The almost perfect portrait of George Washington

In 1832, the U.S. Senate purchased a portrait of George Washington by Rembrandt Peale for $2,000. The painting was placed in the Senate Chamber.

In 1894, the U.S. Senate approved a motion made by Senator Kyle of South Dakota to purchase another portrait of George Washington. In the motion, Senator Kyle claimed the work to be "almost perfect" and the "only copy of the Peale portrait of Washington." According to Senator Kyle, the Peale version was "fast cracking" and "liable to deteriorate" . The motion was approved to spend $1,000 for the second portrait.

The artist of the second Washington portrait was one of America's leading women in portrait art, Miss Eugenia Shankland. Miss Shankland's portrait of George Washington had been exhibited in the room of the Committee on Foreign Relations. Once acquired by the Senate, it was moved to the office of the Vice President, Adlai Stevenson, of the Grover Cleveland administration. It was later placed in the Library of Congress building.

Miss Eugenia Shankland was a member of the "Life Class" of the Corcoran Gallery of Art in Washington, D.C. The name, Eugenia, is the feminine first name related to the masculine version, Eugene, from the Greek word 'eugene' meaning 'well-born', or 'good genes'. Eugenia's father was a highly respected clerk for the U.S. Senate. In her later years, Eugenia resided at the Sisters of Visitation in Wilmington, Delaware. She was eminently successful having painted several fine alter pieces for various churches in the capitol city. In 1890, she had been given exclusive permission to copy Peale's portrait of Washington at the Senate House. Eugenia died in 1896. Her portrait of George Washington is her most renowned work of art.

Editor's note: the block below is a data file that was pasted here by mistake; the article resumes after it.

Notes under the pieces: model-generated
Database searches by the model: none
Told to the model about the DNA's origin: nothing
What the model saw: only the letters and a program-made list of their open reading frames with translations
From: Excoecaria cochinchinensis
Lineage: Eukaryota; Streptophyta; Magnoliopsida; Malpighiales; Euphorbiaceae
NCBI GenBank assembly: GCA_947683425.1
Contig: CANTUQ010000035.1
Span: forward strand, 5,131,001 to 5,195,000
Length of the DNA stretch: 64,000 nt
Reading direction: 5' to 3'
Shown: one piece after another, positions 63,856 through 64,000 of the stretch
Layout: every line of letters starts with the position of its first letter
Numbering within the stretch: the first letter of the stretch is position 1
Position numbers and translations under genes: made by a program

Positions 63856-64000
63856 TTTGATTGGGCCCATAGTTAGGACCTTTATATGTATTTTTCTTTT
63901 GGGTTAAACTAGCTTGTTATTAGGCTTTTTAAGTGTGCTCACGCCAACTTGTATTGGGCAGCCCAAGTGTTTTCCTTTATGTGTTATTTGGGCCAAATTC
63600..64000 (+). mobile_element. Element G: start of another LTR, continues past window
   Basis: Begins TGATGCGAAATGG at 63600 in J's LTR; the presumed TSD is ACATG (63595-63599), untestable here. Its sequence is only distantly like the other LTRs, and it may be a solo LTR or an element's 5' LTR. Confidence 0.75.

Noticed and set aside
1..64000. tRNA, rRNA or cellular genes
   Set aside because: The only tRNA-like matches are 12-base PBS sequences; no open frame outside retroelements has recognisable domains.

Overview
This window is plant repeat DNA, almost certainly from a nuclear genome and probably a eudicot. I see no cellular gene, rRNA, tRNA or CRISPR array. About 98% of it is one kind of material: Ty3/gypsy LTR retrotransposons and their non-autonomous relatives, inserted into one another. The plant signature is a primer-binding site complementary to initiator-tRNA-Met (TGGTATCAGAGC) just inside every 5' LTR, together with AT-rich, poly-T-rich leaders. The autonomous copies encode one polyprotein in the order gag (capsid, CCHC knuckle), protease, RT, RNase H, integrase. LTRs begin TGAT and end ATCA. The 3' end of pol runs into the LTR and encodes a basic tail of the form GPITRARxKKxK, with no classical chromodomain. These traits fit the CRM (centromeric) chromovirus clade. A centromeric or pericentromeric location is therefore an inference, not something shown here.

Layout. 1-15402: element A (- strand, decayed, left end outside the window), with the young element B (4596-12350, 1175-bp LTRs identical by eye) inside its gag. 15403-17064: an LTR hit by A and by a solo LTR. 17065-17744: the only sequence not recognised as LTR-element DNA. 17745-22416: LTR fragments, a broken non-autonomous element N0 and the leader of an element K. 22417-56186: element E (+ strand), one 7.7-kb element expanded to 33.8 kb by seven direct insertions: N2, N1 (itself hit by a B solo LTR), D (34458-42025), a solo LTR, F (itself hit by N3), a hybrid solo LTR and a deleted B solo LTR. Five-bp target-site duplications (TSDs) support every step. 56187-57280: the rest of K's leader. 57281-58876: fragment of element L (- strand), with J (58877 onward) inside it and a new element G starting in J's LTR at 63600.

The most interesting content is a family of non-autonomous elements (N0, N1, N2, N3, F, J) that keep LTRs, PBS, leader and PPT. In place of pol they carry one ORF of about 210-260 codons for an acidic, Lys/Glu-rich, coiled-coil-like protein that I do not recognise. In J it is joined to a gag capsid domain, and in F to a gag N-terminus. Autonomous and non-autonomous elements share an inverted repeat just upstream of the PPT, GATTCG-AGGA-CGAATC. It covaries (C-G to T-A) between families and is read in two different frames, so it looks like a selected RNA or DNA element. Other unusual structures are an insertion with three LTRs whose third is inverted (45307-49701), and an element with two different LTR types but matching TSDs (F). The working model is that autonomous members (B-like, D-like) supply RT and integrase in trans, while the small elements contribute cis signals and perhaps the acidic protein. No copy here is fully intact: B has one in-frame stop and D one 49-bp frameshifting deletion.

Sometime after Eugenia's death, her portrait of Washington was deaccessioned by the Library of Congress and, it is believed, acquired by (or gifted to) her sister, Miss Marguerite Shankland. Marguerite was the Pennsylvania State Registrar for the Daughters of the American Revolution. She later married Barritt Hinman Sawyer of New York. The painting resurfaced at a Parke-Bernet (now Sotheby's) Auction in 1953. The painting's provenance thereafter remains undocumented until it was consigned to auction in 2017 from a private collection in New York City.

The Senate Records between July 16, 1894 and August 2, 1894 describe the Shankland painting on 3 separate occasions. In each, the work is titled a "copy of Mr. Peale's original portrait of George Washington by Miss Eugenia Shankland." The phrasing is consistent and specific.

However, the verso, as it appears today, adds more to the story. The code "#OH8" in a rectangular box appears traced over multiple times. It has no apparent meaning or known reference. The print style of the word "Collection" contrasts the cursive style of the other words and names.

First, using an image editor, I remove the printed word "Collection". We now see a consistent style in the remaining text.

I remove the rectangle shaped box surrounding the code.

I remove traced portions of the code and restore consistent script to match the exact title description used by the U.S. Senate. The script is now entirely consistent with the signature of Miss Eugenia Shankland, and the year 1890. We can assume the verso had been altered at some point to attribute the painting to Rembrandt Peale. I cannot find a record that the painting had ever been sold as a Peale, but it also hasn't been properly identified as the work of Eugenia Shankland for perhaps 120 years. With overdue respects to Miss Eugene Shankland - she is the artist of the "almost perfect" portrait of George Washington and perhaps the first woman to enter Congress using the power of art.